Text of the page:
Most of my male friends took his side. "Let him have his meat!" they cried, as if Meat Week stood for something more in the great power dynamic between men and women.
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I'm not a pushy person. But when I tell you that I've been a vegetarian for fifteen years and that my husband Mike -- a lifelong carnivore before meeting me -- is now a vegetarian who salivates whenever we walk by a Wendy's, might get the wrong idea.

I maintain that Mike's path to vegetarianism was, like my own, based on a moral opposition to the inhumane treatment of animals. As he often explains, "Why should I hurt something that never did anything to me, if I don't have to? Although I can't tell you how much I miss bacon." Okay, so maybe he's not the best advocate for vegetarianism. This became all too clear one night over dinner with our vegetarian friends Jacob and Rachel.

As we dined on a plate of crisp greens, Mike and Jacob reminisced about the last time they'd had meat. They spoke with the same wistfulness as two guys recalling their bachelor heydays.

"So, do you remember your last time?" asked Jacob.

"December '04," replied Mike. "You?"

"I don't know, it's been a while..." trailed Jacob.

"What are you talking about, did you forget Passover?" Rachel reminded him.

"Oh yeah! Meat Week. I guess that was the last time," Jacob offered, before taking another big bite of spinach.

Mike's eyes grew wide. "Meat Week? What's that?"

Jacob, who is Jewish, started telling us about how difficult it was being a vegetarian during Passover. Sensing our unfamiliarity with the holiday, he gave us a brief primer on Passover, including its restrictions on the consumption of breads, pastas, and beans. Jacob had decided that during the week of Passover, his religious commitments would override his vegetarian ones, and for one week only, he'd consume meat. At the time, the look of epiphany on Mike's face didn't register with me, but I soon learned that our delicate dietary regime was in danger.

It started out with Mike occasionally joking about converting to Judaism so that he could participate in Jacob's "Meat Week." But then, a rare opportunity emerged. In April (coincidentally when Passover is actually practiced), I'd be going out of town for a business trip. Mike would be eating alone. The Meat Week gods couldn't have planned it better. He began telling all his meat-loving friends about his plans to partake in Meat Week. They debated the merits of fast versus fancy food. Invitations to French restaurants and barbecue rib joints were received from people we hadn't seen in months.

I tried my best to dissuade Mike from his plan. Before the flesh-filled festivities were to begin, I tried cooking up the best, hardiest vegetarian dishes I could think of so that Mike would realize, "on his own," that he was quite happy with his current situation. One deep dish lasagna, two vegetable curries, and three soups made from scratch later, I was feeling pretty optimistic. "You're quite the cook," Mike said one night. I smiled. But then he continued, "I'm so glad I'm having Meat Week when you're gone, because there's no way I could make vegetables taste that good."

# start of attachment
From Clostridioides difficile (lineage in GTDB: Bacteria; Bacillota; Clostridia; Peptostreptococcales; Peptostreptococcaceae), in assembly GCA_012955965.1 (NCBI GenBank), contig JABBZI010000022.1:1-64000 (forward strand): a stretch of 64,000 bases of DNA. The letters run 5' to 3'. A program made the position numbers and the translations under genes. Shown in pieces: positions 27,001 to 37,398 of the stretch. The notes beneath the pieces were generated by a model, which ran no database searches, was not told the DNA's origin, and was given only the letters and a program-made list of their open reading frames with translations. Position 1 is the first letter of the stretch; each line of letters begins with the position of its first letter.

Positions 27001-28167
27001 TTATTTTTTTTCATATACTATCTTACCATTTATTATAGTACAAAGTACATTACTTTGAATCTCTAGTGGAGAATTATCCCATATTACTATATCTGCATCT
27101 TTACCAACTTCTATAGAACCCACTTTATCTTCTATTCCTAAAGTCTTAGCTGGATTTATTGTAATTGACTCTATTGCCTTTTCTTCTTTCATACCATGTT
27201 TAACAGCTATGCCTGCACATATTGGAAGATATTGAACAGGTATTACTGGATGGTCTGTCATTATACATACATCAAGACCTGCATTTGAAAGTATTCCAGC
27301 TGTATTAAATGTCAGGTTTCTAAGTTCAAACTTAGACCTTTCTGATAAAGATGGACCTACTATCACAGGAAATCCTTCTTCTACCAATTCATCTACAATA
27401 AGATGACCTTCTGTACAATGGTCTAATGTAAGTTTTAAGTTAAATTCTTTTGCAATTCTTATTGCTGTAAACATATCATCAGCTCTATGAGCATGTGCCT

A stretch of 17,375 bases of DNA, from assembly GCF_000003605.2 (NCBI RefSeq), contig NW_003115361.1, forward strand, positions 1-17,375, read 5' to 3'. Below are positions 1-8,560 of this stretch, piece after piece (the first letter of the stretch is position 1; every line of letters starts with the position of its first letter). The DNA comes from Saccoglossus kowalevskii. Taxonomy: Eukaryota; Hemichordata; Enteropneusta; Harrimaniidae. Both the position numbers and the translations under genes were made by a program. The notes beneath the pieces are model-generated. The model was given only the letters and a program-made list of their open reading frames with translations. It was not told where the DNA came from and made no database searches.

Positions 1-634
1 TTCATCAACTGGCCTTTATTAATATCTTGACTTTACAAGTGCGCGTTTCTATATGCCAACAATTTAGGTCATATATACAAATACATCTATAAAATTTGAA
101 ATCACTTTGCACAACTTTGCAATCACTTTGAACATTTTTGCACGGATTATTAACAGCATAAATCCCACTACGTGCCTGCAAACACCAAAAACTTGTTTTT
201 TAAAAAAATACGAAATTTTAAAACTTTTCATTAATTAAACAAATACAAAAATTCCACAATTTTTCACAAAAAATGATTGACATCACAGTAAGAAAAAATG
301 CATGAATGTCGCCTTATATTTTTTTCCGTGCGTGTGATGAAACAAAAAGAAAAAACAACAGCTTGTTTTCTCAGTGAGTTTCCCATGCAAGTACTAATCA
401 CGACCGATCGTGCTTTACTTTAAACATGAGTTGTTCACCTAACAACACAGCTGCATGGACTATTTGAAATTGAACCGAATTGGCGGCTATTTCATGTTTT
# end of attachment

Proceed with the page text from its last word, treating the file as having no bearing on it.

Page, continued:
I'm not really sure what I felt about Meat Week. Conflicted, I suppose. On one hand, I was opposed to the concept for the same reasons I was a vegetarian to begin with. In my pre-Meat Week jitters, I worried that this was the summit of one gigantic slippery slope lined with grease drippings. I knew that life would be very inconvenient if my meal-time partner suddenly went his own way. On the other hand, I knew that Mike's commitment to vegetarianism was still in its infancy and had to be nurtured, not forced.

Most of my male friends took his side. "Let him have his meat!" they cried, as if Meat Week stood for something more in the great power dynamic between men and women. One noted the similarities Meat Week had with Mardi Gras or Carnival, when people often feast on meat before giving it up during the 40-day period of Lent. Meat Week was just Mike's version of these festivals, they reasoned, except that he would follow it by disavowing meat for 358 days rather than forty. Some of my girlfriends took issue with Mike's decision, albeit for non-nutritional reasons. "So now it's okay to cheat, as long as it's just for one week?" one said. "How can you be morally opposed to something one day and embrace it the next?"

In their attempts to explain Meat Week, everyone seemed to take an extreme position -- Mike's supporters cast Meat Week as a spiritual endeavor that one embarks on with a fork, while my allies clamored to indict Mike and his meaty mistress. It seemed that everyone approached Meat Week with a surprising degree of absolutism. And that's when it struck me. I had stubbornly tried to fit Mike's behavior into a neat moral and logical paradigm. This was the same approach that all the naysayers had always taken with me, when they wanted to poke holes in my dietary decisions. For years, people had peppered me with questions ranging from the interesting to the inane. "How come you still eat eggs and milk?" "Are your shoes leather?" "What about plants, don't you care about their feelings?" I rejected these "all or nothing" arguments when they were directed at me, so was I not compelled to reject them when directed at others?

While I didn't agree with Meat Week, perhaps I could appreciate what it represented, and in a twisted sort of way, even be inspired by it. I began to wonder whether it made sense for me to remain a committed vegetarian all year round. Maybe my rigid adherence to the vegetarian diet was actually holding me back. And so I decided to change up my own practices, if only for a week. "Mike," I declared, "I have news. I've decided that during Meat Week, I'm going to be a vegan."

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